Will Post-Transplantation Cell Therapies for Pediatric Patients Become Standard of Care?

Arjan C. Lankester, Franco Locatelli, Peter Bader, Eva Rettinger, Maarten Egeler, Satyendra Katewa, Michael A. Pulsipher, Stefan Nierkens, Kirk Schultz, Rupert Handgretinger, Stephan A. Grupp, Jaap Jan Boelens, Catherine M. Bollard

Research output: Contribution to journalArticlepeer-review


Although allogeneic hematopoietic stem cell transplantation (HSCT) is a curative approach for many pediatric patients with hematologic malignancies and some nonmalignant disorders, some critical obstacles remain to be overcome, including relapse, engraftment failure, graft-versus-host disease (GVHD), and infection. Harnessing the immune system to induce a graft-versus-tumor effect or rapidly restore antiviral immunity through the use of donor lymphocyte infusion (DLI) has been remarkably successful in some settings. Unfortunately, however, the responses to DLI can be variable, and GVHD is common. Thus, manipulations to minimize GVHD while restoring antiviral immunity and enhancing the graft-versus-tumor effect are needed to improve outcomes after allogeneic HSCT. Cellular therapies, defined as treatment modalities in which hematopoietic or nonhematopoietic cells are used as therapeutic agents, offer this promise for improving outcomes post-HSCT. This review presents an overview of the field for pediatric cell therapies in the transplant setting and discusses how we can broaden applicability beyond phase I.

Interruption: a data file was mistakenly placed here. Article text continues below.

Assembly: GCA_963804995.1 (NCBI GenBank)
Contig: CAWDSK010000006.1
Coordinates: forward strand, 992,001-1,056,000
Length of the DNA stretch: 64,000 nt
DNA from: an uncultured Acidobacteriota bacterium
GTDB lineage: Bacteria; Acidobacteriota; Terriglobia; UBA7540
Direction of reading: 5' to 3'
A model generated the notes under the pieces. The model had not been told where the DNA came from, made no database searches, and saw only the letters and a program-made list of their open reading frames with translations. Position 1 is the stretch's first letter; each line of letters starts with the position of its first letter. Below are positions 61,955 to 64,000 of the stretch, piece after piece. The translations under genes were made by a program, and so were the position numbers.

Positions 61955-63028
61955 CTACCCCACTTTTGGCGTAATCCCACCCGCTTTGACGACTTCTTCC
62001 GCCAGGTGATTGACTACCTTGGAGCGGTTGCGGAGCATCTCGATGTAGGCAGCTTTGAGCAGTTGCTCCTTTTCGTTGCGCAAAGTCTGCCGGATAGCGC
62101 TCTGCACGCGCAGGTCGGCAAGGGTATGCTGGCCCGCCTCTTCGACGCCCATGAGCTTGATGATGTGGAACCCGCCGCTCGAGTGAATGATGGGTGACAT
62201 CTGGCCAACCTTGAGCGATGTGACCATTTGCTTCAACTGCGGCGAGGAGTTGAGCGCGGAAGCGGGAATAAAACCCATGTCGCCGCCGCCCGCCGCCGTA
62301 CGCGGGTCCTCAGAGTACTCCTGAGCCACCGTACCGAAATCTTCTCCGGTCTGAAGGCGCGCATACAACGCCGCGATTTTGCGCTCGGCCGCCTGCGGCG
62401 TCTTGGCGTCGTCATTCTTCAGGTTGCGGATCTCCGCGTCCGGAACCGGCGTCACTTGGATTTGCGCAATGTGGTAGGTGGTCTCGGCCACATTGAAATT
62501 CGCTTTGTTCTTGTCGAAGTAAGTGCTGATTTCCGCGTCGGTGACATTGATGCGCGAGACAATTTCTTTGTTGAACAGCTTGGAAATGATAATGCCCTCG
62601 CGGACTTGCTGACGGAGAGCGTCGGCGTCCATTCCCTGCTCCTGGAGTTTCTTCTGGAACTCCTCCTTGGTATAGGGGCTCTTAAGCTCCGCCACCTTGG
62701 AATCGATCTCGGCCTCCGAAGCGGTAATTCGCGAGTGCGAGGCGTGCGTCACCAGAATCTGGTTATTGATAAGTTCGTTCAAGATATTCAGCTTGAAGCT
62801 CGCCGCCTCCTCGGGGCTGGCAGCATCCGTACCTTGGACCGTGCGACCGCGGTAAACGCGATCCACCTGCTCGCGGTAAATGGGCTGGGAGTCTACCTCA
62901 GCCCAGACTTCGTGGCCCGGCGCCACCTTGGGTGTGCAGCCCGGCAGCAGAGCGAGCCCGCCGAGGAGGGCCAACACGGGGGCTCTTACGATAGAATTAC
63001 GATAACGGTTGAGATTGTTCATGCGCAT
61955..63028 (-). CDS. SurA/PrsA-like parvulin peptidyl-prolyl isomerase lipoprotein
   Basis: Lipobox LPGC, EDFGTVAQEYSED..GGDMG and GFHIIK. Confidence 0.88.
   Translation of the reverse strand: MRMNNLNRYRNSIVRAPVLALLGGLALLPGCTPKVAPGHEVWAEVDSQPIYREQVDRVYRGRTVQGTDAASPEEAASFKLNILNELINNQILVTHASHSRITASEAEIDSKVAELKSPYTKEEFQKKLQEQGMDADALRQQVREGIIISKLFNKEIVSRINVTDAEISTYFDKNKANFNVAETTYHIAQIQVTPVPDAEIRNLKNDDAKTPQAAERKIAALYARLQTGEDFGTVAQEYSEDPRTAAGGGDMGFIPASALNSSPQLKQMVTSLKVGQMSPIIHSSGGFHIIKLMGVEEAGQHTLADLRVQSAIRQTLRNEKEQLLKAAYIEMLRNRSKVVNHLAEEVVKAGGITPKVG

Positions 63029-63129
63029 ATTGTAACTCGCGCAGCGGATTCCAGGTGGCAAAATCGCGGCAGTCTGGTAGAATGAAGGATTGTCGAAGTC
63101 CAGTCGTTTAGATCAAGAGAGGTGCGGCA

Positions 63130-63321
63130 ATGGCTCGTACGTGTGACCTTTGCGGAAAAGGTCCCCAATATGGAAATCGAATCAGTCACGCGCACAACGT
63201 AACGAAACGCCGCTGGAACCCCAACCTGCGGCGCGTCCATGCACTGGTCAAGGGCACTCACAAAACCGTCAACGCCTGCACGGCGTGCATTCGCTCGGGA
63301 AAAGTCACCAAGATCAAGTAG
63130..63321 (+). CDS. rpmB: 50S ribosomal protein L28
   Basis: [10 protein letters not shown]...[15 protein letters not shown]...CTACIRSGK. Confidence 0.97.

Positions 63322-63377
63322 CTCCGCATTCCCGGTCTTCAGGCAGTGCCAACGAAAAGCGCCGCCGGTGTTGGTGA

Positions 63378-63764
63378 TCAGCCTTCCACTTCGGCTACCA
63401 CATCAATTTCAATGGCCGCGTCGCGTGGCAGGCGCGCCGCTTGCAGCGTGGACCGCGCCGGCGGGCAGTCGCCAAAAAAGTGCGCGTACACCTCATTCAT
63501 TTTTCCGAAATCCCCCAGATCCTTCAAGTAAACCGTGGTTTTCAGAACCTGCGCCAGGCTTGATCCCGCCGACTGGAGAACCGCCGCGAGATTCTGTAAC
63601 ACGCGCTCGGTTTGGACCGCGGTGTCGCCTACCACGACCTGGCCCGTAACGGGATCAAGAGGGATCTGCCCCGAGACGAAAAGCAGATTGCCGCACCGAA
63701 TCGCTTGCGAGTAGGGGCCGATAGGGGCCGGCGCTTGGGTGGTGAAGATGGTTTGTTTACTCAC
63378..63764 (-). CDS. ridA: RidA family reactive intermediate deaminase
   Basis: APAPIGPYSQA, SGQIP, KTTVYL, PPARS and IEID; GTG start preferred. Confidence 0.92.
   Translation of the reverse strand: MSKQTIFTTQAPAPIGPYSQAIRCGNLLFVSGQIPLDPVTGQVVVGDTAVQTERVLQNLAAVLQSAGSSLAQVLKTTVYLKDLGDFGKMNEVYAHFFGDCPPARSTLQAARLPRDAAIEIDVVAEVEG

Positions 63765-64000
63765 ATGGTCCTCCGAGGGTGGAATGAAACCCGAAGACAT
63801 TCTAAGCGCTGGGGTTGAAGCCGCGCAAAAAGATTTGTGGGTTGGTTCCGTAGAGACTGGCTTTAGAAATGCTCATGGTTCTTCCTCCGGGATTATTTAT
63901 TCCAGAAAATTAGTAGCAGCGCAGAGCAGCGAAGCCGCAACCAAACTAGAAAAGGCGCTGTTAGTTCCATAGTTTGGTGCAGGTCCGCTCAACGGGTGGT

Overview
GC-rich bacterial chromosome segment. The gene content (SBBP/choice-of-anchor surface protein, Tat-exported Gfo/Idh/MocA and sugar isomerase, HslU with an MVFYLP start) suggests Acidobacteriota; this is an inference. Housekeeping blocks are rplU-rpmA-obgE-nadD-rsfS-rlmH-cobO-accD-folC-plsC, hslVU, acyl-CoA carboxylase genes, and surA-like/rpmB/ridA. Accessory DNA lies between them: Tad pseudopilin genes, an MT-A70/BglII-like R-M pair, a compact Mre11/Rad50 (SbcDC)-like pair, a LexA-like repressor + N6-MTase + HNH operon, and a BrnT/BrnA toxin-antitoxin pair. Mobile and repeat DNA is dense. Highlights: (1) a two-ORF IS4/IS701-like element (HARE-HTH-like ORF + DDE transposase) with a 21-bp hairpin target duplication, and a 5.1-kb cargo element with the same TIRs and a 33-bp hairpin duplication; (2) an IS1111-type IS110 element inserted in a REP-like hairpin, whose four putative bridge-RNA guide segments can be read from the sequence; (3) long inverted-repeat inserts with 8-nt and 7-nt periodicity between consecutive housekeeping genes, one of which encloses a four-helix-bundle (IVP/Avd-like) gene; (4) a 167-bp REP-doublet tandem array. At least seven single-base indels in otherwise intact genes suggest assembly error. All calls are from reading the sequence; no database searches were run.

Original languageEnglish
Pages (from-to)402-411
Number of pages10
JournalBiology of Blood and Marrow Transplantation
Issue number3
Publication statusPublished - Mar 1 2015


  • Adoptive cellular therapy
  • Chimeric antigen receptor
  • Pediatrics
  • Stem cell transplantation

ASJC Scopus subject areas

  • Transplantation
  • Hematology


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